NT IN 40 DAYS - DAY 27 FRIDAY MARCH 24: LUKE 1-6
• When and Where
Today we begin Luke/Acts. Scholars and church leaders have long known this is essentially one work in two volumes by the same author. It has thematic unity and equivalent style and language. Luke traces the movement from Galilee to Jerusalem, the center of Jewish culture. Acts then traces the movement outward from there throughout the provinces and ultimately to Rome, the center of the empire. Because Acts does not mention Paul’s execution, tradition often dated this to the early 60’s – but because it very clearly draws on Mark, which was written close to 70AD, and shares the material thought to come from a “Quell” (German for "source") with Matthew, most scholars date it alongside Matthew about 80AD. Some of you have been in small group settings where I have taught that dating myself. it is still what I think is most likely - Luke around 80, with Acts coming a bit later.
So why are we just now reading it? This is the one place in his “Evolution of the Word” where Borg departs from the majority opinion (which he uses when there is not consensus). He is one of a “growing number” of scholars to suggest Luke/Acts could be much later. We’ll cover some of the reasons for that in future entries. I am intrigued by, but not entirely swayed by his arguments. However, for now, if nothing else, I like how this dating spreads the Gospels out, which puts all the letters, and particularly Revelation, into a better context for us and having us revisit the life of Christ multiple times. Enjoy!
• Key Insights
Luke/Acts is long – so we’ll spread it out over several days. It actually makes up about 30% of the NT – more than the combined letters of Paul and his followers and is about 80% of the length of Mark, Matthew and Luke combined.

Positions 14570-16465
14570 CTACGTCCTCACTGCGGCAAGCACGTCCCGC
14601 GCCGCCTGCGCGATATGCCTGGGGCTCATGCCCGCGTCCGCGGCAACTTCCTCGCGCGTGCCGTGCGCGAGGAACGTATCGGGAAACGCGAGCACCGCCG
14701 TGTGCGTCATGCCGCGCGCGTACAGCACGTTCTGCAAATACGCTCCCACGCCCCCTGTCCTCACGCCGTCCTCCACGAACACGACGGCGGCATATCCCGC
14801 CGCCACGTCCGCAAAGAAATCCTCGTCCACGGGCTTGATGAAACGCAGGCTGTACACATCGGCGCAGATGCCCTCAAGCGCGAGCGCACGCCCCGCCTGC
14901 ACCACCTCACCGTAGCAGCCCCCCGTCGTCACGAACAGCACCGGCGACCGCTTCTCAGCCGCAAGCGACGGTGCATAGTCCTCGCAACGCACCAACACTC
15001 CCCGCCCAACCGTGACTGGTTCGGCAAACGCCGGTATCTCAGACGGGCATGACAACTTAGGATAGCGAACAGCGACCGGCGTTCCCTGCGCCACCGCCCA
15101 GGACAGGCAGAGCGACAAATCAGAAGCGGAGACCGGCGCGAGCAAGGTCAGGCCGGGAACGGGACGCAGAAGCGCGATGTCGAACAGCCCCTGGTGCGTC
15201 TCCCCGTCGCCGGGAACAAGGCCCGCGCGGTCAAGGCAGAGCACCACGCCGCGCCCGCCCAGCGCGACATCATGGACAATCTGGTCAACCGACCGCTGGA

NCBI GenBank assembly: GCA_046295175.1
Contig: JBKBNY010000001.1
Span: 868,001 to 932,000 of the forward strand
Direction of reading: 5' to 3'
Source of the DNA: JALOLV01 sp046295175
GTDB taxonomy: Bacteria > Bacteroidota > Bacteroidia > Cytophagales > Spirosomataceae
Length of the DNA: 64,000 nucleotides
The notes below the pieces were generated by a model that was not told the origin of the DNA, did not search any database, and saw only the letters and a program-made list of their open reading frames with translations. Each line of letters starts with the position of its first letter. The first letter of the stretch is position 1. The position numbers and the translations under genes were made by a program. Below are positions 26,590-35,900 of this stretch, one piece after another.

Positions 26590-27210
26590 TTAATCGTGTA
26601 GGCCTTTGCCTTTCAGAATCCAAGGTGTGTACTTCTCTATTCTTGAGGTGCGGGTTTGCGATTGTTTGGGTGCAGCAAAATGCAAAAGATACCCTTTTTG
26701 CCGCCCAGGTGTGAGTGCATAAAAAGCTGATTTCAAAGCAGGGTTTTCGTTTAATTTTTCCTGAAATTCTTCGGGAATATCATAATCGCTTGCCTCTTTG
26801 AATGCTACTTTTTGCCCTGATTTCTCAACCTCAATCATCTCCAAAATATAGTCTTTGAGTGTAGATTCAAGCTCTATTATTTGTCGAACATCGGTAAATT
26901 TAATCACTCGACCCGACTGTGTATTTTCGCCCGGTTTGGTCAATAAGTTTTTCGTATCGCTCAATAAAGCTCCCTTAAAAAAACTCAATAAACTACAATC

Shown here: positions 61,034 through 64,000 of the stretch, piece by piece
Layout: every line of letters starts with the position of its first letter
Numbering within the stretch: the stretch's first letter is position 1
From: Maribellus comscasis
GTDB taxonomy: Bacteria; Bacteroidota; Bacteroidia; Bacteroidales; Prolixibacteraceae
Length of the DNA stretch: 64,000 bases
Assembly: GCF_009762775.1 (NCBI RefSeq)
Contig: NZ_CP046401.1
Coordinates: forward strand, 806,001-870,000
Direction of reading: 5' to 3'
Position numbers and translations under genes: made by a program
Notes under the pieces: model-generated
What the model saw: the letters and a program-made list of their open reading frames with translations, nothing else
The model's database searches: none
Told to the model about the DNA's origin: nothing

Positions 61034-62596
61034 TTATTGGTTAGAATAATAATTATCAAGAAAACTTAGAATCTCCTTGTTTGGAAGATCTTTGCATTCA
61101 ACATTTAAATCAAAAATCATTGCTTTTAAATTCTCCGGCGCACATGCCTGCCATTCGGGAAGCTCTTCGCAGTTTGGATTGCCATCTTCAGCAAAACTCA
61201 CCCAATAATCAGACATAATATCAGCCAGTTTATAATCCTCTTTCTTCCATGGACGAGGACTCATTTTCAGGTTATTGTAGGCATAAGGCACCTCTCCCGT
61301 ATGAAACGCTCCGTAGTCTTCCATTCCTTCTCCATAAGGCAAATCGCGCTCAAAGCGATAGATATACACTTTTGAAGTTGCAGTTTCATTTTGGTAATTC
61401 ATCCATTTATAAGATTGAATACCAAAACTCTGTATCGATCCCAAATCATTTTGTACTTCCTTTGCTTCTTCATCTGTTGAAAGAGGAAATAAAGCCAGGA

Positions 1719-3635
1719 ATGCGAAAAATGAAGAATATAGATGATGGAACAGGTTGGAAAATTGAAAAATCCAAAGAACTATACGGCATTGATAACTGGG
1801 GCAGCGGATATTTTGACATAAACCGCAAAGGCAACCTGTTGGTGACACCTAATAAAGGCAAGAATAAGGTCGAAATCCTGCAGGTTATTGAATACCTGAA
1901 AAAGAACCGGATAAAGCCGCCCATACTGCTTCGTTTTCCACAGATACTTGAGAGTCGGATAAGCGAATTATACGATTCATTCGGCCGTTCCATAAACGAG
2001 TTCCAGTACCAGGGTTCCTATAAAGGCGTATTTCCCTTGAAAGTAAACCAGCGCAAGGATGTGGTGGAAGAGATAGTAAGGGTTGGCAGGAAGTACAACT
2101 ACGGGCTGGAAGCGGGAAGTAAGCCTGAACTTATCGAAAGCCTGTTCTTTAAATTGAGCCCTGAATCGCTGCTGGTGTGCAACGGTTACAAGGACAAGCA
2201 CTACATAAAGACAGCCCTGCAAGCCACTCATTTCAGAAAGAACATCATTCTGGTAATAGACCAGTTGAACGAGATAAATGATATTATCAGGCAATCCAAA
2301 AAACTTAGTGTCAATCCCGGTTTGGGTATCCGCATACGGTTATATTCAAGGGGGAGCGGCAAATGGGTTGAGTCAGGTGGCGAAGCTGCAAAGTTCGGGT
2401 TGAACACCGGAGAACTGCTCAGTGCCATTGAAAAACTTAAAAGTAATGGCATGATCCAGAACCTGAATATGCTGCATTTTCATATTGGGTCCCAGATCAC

Borg writes: “A major theme in both texts is the “Spirit.” In the Gospel, Jesus is conceived by the Spirit; then the Spirit descends on him at his baptism; and the first words of his public activity are, “The Spirit of the Lord is upon me.” His last words from the cross are “Into your hands, I commend my spirit.” The Spirit of God that animated Jesus returns to God and the gospel ends with the promise that the Spirit will descend on his followers. That promise is fulfilled in the opening chapters of Acts with the descent of the Spirit upon the community at Pentecost. Throughout the rest of Acts, the “Spirit” guides and leads the expansion of the Jesus movement from the homeland to the “ends of the earth.”
• Big Picture
Luke and Matthew both clearly used Mark as a source, but Luke uses the material differently and only uses about 65% of Mark verbatim as opposed to Matthew’s 90%. Luke also weaves the material together with other sources, rather than lightly editing large blocks. The basic sequence is the same, although he expands the journey from Galilee to Jerusalem from 3 chapters to 9.
As mentioned above, Luke shares a number of verses in common with Matthew that are not drawn from Mark, leading scholars to speculate on a shared “Quell” source. Like Matthew, there are also several hundred verses that are only found in this text. Some things unique to Luke include the boy Jesus in the Temple and the parables of the Good Samaritan, the Prodigal Son, the woman and the lost coin, the Pharisee and tax collector, the dishonest steward, and the widow and the unjust judge.
Luke begins with two chapters about Jesus' birth, as does Matthew. It is common to harmonize the two, but they tell the stories very differently and with different emphases. Here we will find an emphasis on marginalized people and gentiles explicitly included in the promise. Watch for how Luke’s story is organized around 3 hymns of joy, rather than Matthew’s evocation of the Moses story.
Blessings on your reading!